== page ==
Star comment: End of the blame game is welcome

The rules have finally changed to enable amicable divorces.

Not all marriages and civil partnerships work.

Though they are entered into with the best of intentions, it’s a grim fact that a large number break down. Though people expend considerable effort trying to make relationships work, not all do and it is inevitable that a high percentage will break down.

That being so, it is hard to believe the rules on divorce have been unchanged for so long. Legal separation, the division of assets and changes to child-caring responsibilities have for too long been the subject of archaic conventions.

Regrettably, divorce is a reality for millions of couples. A large proportion of those divorces happen simply because relationships run out of steam. Yet the rules in place have sought to attribute blame to one side or the other. Such posturing has been reductive and divisive.

Now the rules have finally changed so that an amicable divorce can go through without the pain, paperwork and huge legal cost attached.

It doesn’t mean the advent of ‘quickie’ divorces – and all couples contemplating a break-up should consider their options and if the decision is right.

Marriage and civil partnership must be taken seriously and the process of getting out of a marriage is also a very serious business. The effect on children is frequently catastrophic and now that divorces are being shaken up it is time to look too at outdated, matriarchal family courts in which equitable outcomes that are favourable to children are rare.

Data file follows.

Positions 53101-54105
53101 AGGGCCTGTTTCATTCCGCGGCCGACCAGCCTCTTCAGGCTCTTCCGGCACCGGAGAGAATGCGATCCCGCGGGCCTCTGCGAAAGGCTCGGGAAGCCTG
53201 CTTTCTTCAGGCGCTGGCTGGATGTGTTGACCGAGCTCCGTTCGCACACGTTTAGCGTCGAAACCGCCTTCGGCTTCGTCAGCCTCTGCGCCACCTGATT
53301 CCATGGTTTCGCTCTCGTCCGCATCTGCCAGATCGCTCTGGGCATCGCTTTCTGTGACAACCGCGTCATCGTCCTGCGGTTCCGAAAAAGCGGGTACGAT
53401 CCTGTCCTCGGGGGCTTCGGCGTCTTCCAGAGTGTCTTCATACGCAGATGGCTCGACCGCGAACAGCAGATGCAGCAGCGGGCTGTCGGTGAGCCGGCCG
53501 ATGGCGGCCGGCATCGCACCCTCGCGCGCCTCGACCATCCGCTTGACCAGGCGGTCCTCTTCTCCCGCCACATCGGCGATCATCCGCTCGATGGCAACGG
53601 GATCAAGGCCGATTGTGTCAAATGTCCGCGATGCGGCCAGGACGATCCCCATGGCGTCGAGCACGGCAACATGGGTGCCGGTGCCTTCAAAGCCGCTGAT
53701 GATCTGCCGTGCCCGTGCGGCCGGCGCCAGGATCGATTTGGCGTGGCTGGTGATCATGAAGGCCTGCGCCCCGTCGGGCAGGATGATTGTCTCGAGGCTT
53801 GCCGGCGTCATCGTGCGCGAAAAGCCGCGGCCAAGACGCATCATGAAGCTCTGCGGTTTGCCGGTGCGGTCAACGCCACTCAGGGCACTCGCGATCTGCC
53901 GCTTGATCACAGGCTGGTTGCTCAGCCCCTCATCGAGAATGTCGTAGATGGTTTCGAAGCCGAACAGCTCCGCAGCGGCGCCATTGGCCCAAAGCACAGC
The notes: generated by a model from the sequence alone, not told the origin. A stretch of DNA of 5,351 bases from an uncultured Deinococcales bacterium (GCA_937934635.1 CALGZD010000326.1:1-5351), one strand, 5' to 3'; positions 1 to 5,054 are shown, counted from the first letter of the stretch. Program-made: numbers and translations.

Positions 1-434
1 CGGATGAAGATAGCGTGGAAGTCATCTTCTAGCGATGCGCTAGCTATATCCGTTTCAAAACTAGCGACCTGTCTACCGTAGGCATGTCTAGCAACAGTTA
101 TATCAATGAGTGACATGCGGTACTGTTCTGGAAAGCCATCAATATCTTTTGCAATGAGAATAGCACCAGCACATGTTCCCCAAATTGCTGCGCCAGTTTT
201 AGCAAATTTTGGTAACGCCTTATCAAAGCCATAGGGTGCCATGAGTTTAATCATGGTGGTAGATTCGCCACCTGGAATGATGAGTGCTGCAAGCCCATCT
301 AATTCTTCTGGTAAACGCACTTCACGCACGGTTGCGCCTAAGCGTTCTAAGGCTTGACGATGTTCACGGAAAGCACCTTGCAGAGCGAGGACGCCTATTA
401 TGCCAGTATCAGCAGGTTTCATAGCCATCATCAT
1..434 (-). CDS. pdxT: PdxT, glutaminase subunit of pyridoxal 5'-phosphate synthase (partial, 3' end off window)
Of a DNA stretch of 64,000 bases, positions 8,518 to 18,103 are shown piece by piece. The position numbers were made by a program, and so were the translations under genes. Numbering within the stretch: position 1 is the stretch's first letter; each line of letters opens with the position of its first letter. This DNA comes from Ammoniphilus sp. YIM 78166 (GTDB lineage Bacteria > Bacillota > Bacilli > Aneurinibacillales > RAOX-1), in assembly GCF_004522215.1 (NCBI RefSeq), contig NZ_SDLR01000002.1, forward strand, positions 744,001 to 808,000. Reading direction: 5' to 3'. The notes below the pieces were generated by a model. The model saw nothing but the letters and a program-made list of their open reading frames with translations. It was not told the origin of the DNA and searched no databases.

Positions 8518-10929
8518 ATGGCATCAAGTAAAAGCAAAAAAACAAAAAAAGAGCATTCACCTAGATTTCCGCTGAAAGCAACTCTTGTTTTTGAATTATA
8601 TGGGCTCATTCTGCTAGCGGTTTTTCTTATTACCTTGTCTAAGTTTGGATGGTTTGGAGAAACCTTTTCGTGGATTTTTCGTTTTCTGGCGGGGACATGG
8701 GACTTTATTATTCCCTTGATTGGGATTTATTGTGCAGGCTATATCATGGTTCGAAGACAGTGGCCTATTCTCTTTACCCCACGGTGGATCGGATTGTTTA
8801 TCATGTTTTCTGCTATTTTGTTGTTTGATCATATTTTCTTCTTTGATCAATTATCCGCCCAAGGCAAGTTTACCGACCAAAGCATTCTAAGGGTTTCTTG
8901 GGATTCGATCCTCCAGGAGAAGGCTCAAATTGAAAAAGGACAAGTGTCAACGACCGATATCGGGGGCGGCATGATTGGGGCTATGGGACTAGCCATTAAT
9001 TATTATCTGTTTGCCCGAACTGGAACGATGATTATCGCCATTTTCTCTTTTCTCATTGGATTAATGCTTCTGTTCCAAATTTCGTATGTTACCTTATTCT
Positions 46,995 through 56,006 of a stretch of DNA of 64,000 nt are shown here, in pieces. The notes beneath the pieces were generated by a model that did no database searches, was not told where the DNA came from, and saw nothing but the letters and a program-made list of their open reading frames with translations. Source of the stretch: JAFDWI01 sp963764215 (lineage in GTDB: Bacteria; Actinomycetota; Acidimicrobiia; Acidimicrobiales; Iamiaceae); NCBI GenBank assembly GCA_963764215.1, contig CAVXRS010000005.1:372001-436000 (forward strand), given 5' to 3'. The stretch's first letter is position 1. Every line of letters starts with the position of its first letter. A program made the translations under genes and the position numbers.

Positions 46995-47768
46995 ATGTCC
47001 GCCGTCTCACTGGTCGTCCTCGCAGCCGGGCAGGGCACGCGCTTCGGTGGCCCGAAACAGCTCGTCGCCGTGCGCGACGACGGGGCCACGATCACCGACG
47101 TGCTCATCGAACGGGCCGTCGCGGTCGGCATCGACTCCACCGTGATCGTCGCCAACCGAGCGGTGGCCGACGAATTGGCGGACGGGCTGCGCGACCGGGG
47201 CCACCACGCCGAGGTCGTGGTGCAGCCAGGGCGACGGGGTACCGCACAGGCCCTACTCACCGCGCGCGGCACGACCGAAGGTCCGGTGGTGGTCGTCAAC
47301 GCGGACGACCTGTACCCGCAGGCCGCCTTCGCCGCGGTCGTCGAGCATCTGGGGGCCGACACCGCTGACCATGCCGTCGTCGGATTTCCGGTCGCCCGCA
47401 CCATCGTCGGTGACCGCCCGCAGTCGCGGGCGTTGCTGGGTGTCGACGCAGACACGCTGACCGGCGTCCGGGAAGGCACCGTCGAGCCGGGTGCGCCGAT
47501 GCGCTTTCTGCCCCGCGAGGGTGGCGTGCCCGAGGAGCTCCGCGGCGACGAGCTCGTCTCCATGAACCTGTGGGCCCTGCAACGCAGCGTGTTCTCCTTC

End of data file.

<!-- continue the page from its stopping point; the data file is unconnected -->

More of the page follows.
On the subject of divorce, in this day and age the thought that two consenting adults cannot easily call a day on their relationship is frankly bizarre.

We seem to be a country in chaos. The shocks of Brexit, the pandemic and war in Ukraine allied to concerns over a cost of living crisis underpin many woes.

The latest are the long queues at airports and petrol stations running out of fuel. The latter problem is being caused in part by protesters blockading oil depots in the Midlands.

A short while ago, the Climate Emergency was on all of our minds but it has slipped down the agenda as Vladimir Putin has waged an horrific war.

The upshot is that it is that campaigners seek to advance their cause and consumers find themselves facing turbulence.

It is good to lessen our dependence on oil, though the tactics of campaigners frequently have the opposite effect – alienating people who might be sympathetic were their lives not thrown into chaos as people disrupt others’ routines.

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